The Role of Mathematics in Information Security Education
There exists a disconnect between the expectations of students of information security and the requirements imposed on their mathematical abilities and maturity at both the M.Sc. and Ph.D. levels. In this paper we discuss efforts at Gjøvik University College, Norway, to bridge this gap on one hand by providing a targeted curriculum component intended to provide the necessary mathematical tools for conducting research at the doctoral level. On the other hand we are critically examining the curricular dependencies and requirements at the M.Sc. level where two factors are becoming evident. First, not all students at this level have adequate mathematical backgrounds to be able to profit fully from the program even though they may meet all formal prerequisites. Second, there may exist areas where the depth and rigor of the mathematical foundations currently in place in the curriculum is not be strictly necessary. Both of these factors can impede access and subsequent success of graduate programs and must therefore be addressed carefully with the aim of striking a balance between these competing objectives.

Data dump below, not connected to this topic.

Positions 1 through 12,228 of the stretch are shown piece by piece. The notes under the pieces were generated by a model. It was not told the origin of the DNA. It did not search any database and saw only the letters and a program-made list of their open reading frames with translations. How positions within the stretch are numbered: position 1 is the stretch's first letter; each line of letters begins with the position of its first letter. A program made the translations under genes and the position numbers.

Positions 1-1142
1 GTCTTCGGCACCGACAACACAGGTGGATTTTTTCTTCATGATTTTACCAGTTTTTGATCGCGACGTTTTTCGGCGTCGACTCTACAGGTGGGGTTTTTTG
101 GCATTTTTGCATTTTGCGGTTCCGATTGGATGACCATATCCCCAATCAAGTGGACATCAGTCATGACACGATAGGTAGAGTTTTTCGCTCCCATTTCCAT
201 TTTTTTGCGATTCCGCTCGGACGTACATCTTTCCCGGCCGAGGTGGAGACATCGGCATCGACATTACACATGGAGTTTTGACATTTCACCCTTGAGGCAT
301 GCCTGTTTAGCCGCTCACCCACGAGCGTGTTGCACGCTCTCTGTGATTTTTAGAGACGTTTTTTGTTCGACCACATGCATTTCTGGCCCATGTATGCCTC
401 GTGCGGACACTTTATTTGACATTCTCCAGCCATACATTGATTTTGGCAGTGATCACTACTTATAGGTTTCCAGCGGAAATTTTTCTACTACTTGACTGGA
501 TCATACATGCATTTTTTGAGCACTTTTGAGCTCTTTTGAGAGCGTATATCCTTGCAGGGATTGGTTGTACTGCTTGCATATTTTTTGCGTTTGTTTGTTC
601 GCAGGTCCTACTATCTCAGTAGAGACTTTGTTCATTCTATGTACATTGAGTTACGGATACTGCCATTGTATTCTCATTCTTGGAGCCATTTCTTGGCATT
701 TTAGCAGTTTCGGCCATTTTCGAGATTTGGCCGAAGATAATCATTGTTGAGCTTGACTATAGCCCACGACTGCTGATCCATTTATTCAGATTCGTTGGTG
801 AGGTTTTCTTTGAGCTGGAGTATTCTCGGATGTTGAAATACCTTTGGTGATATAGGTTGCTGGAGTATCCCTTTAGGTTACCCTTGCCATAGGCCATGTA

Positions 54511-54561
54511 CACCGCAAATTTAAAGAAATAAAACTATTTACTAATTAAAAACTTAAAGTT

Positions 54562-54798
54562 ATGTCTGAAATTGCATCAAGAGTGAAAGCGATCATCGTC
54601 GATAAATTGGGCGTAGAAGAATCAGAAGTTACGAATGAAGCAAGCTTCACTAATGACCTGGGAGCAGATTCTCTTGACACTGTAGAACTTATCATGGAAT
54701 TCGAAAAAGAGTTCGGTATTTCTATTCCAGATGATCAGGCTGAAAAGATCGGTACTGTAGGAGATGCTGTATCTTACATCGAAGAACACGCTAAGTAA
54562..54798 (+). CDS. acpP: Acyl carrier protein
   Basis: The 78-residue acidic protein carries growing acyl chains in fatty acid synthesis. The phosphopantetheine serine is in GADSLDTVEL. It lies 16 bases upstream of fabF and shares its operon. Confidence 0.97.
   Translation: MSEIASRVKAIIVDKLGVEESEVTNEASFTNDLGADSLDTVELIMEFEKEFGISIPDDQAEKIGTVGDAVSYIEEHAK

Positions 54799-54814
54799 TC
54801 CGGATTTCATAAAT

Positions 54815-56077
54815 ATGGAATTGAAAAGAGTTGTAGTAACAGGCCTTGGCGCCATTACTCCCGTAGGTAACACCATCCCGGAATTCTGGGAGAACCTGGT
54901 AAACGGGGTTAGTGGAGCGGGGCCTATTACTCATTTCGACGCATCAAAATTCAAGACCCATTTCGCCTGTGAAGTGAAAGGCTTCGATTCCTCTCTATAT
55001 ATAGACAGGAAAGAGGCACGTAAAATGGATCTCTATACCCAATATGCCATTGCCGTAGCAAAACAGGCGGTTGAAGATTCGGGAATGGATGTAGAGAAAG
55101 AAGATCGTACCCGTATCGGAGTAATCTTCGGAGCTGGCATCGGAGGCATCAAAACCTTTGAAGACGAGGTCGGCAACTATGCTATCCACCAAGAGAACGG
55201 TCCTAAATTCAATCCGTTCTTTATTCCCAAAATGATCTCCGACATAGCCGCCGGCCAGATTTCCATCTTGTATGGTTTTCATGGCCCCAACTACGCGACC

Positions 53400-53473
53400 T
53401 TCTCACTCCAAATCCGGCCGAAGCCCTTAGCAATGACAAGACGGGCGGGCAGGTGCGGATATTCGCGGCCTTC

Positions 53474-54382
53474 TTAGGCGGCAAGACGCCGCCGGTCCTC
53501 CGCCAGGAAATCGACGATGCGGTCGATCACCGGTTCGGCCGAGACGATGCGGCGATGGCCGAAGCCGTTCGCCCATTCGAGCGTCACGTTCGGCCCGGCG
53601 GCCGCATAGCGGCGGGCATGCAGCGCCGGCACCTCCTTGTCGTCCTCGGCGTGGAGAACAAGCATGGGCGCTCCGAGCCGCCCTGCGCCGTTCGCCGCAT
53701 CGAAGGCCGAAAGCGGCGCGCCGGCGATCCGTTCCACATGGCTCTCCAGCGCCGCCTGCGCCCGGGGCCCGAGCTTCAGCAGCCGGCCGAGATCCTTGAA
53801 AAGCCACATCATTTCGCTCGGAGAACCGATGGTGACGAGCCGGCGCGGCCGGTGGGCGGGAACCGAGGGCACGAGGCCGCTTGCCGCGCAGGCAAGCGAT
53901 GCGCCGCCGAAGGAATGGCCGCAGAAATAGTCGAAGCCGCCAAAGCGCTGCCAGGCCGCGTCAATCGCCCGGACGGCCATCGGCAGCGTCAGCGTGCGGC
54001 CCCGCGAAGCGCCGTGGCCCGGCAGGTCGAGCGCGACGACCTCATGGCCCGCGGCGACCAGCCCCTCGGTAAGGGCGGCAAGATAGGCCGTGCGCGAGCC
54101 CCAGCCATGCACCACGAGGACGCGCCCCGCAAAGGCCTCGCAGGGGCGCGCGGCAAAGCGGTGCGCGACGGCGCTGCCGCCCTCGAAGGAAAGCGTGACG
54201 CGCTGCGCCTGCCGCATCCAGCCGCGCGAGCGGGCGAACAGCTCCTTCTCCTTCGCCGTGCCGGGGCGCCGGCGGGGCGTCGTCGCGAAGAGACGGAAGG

- 1.HjeImås, E., Wolthusen, S.: Full-Spectrum Information Security Education: Integrating B.Sc, M.Sc, and Ph.D. Programs. In: Proceedings of the 3rd Annual Conference on Information Security Curriculum Development, Kennesaw, GA, USA, ACM, ACM Press (2006) 9–16Google Scholar
- 2.Hentea, M., Dhillon, H.S., Dhillon, M.: Towards Changes in Information Security Education. Journal of Information Technology Education 5 (2006) 221–233Google Scholar
- 3.Taylor, C, Shumba, R., Waiden, J.: Computer Security Education: Past, Present and Future. In: Proceedings of the Seventh Workshop on Education in Computer Security (WECS7). (2006) 67–78Google Scholar
- 4.Ciechanowicz, C., Martin, K.M., Piper, F., Robshaw, M.J.B.: Ten Years of Information Security Masters Programmes. In: World Conference on Information Security Education. (2003) 215–230Google Scholar